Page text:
The fifth largest US investment bank and securities trading and brokerage firm, Bear Stearns, recently collapsed. And the United States government used a bail out to have JP Morgan buy Bear Stearns. This has some people saying that America has been conned with a huge Ponzi securitization scam; the bubble has burst and it looks like the government will have to keep using tax-payer dollars to save the big guys at the expense of the rest of us.
After the internet bubble burst and after 9/11, the economy was shaky, so the Fed lowered interest rates to spur growth.
Because interest rates were lowered, people could buy larger, more expensive houses.
As a result, the housing market kept doing well, so people kept investing in it and lenders kept giving out riskier and risker loans (expecting prices to continue going up).
But then rising oil prices caused inflation, so interest rates were raised to slow inflation.
When interest rates were raised, the people who had bought bigger houses based on low interest rates couldn’t make their payments. (They had adjustable rate mortgages.) In addition to increased monthly payments from increased interest rates, people’s ability to make their mortgage payments were hindered by the rising prices of day-to-day expenses as a result of the inflation caused by rising oil prices.
As a result, houses flooded the market, and less people could afford to buy houses. The increase in supply and decrease in demand caused the bubble to burst.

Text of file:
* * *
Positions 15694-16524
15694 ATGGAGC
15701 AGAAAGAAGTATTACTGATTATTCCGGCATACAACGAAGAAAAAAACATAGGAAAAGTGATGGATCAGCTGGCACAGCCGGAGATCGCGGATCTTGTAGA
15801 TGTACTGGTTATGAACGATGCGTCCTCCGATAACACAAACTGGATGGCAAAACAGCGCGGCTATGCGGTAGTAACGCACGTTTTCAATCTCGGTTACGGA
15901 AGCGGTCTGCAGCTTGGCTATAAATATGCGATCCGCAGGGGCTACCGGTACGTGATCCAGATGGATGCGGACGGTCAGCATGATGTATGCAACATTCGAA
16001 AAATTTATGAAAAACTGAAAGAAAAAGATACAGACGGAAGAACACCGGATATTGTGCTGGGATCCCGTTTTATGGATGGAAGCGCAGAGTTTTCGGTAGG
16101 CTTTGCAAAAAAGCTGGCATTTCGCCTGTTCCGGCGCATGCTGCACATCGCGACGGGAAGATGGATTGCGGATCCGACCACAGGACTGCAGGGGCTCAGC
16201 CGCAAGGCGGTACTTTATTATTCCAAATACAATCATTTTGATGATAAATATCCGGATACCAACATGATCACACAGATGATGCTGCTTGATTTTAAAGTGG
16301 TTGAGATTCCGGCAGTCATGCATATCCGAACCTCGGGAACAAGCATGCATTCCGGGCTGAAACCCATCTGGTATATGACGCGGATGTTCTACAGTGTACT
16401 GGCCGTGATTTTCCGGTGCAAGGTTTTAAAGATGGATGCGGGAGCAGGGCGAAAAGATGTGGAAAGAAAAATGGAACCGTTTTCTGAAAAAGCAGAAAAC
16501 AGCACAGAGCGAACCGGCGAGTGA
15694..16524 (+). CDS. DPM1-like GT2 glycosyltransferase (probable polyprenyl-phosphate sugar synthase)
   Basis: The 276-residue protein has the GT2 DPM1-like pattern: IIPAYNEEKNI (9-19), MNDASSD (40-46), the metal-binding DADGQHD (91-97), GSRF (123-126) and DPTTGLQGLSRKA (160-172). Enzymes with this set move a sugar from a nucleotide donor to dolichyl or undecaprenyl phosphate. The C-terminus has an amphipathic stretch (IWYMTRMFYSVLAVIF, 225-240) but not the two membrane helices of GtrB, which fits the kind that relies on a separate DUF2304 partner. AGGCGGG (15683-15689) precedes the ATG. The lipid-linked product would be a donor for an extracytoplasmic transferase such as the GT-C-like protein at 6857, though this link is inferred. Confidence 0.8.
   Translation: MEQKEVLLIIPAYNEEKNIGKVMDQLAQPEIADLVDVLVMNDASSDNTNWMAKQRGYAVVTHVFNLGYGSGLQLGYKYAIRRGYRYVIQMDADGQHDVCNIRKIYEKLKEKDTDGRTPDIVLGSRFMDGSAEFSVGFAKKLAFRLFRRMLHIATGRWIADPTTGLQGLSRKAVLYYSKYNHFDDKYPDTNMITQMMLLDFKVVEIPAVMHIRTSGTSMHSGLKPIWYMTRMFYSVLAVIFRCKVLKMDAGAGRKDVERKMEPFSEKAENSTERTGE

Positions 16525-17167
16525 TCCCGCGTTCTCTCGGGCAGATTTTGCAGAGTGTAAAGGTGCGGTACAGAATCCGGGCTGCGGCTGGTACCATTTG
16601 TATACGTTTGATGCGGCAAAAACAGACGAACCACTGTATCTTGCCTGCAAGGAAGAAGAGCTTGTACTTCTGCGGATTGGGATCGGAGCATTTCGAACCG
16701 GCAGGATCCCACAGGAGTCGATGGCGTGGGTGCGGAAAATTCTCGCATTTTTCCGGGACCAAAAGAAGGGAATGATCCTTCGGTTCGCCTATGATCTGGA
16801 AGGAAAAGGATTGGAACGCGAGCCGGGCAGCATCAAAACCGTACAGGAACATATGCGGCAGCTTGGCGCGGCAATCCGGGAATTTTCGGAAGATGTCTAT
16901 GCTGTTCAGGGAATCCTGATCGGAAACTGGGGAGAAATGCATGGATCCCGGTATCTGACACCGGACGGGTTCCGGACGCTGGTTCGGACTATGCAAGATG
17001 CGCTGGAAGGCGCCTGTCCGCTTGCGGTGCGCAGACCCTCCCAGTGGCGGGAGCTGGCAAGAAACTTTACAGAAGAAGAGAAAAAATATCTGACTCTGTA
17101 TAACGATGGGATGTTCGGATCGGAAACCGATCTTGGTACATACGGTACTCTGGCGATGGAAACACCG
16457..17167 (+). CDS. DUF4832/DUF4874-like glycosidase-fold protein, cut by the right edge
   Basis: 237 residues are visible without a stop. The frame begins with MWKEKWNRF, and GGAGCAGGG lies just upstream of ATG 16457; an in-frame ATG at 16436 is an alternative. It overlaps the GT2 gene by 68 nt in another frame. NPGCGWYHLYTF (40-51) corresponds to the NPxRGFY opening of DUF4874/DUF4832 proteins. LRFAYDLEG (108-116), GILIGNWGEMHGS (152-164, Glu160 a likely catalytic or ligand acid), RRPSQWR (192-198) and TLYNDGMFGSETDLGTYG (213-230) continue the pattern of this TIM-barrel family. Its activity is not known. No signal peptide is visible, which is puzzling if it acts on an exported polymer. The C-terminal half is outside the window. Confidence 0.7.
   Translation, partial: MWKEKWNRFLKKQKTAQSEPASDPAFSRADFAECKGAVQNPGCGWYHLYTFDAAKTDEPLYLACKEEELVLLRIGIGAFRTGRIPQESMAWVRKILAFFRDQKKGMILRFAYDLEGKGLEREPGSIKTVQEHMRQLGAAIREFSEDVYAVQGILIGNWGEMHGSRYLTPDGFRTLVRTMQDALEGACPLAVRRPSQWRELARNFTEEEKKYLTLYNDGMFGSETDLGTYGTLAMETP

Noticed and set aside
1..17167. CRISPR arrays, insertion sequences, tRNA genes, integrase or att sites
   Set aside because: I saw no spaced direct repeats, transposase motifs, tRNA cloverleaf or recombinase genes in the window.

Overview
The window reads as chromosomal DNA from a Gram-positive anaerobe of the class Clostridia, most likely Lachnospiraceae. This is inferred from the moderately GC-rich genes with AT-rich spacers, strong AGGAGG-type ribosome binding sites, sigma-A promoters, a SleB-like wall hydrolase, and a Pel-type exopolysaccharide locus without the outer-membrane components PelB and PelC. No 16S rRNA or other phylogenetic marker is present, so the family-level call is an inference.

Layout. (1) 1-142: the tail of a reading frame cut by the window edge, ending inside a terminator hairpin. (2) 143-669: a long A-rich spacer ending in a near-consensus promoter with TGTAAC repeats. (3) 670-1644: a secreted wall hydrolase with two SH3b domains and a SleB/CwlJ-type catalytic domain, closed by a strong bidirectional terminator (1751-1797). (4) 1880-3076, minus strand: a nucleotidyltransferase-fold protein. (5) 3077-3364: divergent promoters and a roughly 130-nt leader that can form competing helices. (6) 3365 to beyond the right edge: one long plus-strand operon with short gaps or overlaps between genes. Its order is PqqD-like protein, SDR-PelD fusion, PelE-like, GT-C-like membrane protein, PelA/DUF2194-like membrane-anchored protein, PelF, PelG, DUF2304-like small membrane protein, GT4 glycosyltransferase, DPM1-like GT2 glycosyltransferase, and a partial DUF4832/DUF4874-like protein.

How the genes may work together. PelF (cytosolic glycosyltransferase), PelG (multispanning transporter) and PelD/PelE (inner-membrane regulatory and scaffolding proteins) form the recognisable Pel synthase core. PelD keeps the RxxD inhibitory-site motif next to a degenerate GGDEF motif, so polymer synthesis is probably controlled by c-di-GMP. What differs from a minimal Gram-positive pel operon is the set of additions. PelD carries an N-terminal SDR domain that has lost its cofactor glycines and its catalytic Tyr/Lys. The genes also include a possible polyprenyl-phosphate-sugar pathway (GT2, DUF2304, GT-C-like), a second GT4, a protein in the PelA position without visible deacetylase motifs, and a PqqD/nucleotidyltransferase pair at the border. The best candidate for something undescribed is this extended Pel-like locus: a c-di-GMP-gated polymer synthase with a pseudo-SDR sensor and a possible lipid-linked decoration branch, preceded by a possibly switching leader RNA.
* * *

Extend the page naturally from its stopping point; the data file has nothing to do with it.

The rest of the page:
Bear Stearns had invested heavily in housing loans through re-using (and re-re-using, etc.) profits from loans before actually receiving the profits. When the real estate bubble burst, the investors pulled out and what effectively ensued was a run on the bank.
Since pretty much all of the big financial institutions have invested in a similar “house of cards” fashion, the government bailed them out by getting J.P. Morgan to buy Bear Stearns at a deep discount and assume the bad debt. That is an attempt to keep confidence in the system because–like with a run on the bank–the system is based on confidence. The value of the system is only there if most people believe in it.
Unfortunately, when people lose their confidence in an economic system that only has value because of their confidence, it will collapse and hurt the people. When this nation-wide ponzi scam of an economy collapses, I fear what horrible effect it will have on the working people. I worry that many people will fall into poverty, and many people’s lives–both poor and not–will take a drastic turn for the worse. But what would be the solution? Do we keep investing in a massive ponzi scam to delay its collapse?
On The Daily Show last night, John Stewart interviewed economist Jeffrey Sachs. Check it out:
I look forward to reading Jeffery Sachs new book, Common Wealth: Economics for a Crowded Planet. Regarding the interview, I like that he empathizes the connection between poverty and wasteful, destructive militarism. Also, I like that he basically says that we can find practical and effective ways to end poverty and the underlying problems if we chose to do it, rather than ignore those problems and focus on throwing more and more resources into militarism. As Henry David Thoreau wrote, “There are a thousand hacking at the branches of evil to one who is striking at the root.”